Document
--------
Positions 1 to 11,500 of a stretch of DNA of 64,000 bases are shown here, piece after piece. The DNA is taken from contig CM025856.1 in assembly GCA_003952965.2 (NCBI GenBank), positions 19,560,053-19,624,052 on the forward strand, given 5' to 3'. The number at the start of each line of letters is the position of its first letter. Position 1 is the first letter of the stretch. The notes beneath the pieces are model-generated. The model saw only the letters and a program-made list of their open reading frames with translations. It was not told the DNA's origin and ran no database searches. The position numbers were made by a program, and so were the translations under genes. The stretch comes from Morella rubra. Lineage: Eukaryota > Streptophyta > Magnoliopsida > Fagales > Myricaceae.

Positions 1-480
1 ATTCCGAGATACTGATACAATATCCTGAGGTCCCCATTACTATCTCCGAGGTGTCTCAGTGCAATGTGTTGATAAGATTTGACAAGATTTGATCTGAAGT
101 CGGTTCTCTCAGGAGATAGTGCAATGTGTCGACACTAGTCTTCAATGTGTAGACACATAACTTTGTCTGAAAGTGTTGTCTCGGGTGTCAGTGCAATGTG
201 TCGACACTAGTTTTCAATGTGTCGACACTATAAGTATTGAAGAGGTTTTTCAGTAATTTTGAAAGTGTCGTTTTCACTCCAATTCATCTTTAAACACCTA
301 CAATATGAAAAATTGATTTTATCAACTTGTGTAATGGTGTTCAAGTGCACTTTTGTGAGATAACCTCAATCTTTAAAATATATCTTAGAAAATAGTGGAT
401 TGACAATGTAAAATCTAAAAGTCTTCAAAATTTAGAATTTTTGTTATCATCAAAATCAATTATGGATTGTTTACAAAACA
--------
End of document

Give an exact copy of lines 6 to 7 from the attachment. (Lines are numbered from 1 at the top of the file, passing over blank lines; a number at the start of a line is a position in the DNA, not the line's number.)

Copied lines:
301 CAATATGAAAAATTGATTTTATCAACTTGTGTAATGGTGTTCAAGTGCACTTTTGTGAGATAACCTCAATCTTTAAAATATATCTTAGAAAATAGTGGAT
401 TGACAATGTAAAATCTAAAAGTCTTCAAAATTTAGAATTTTTGTTATCATCAAAATCAATTATGGATTGTTTACAAAACA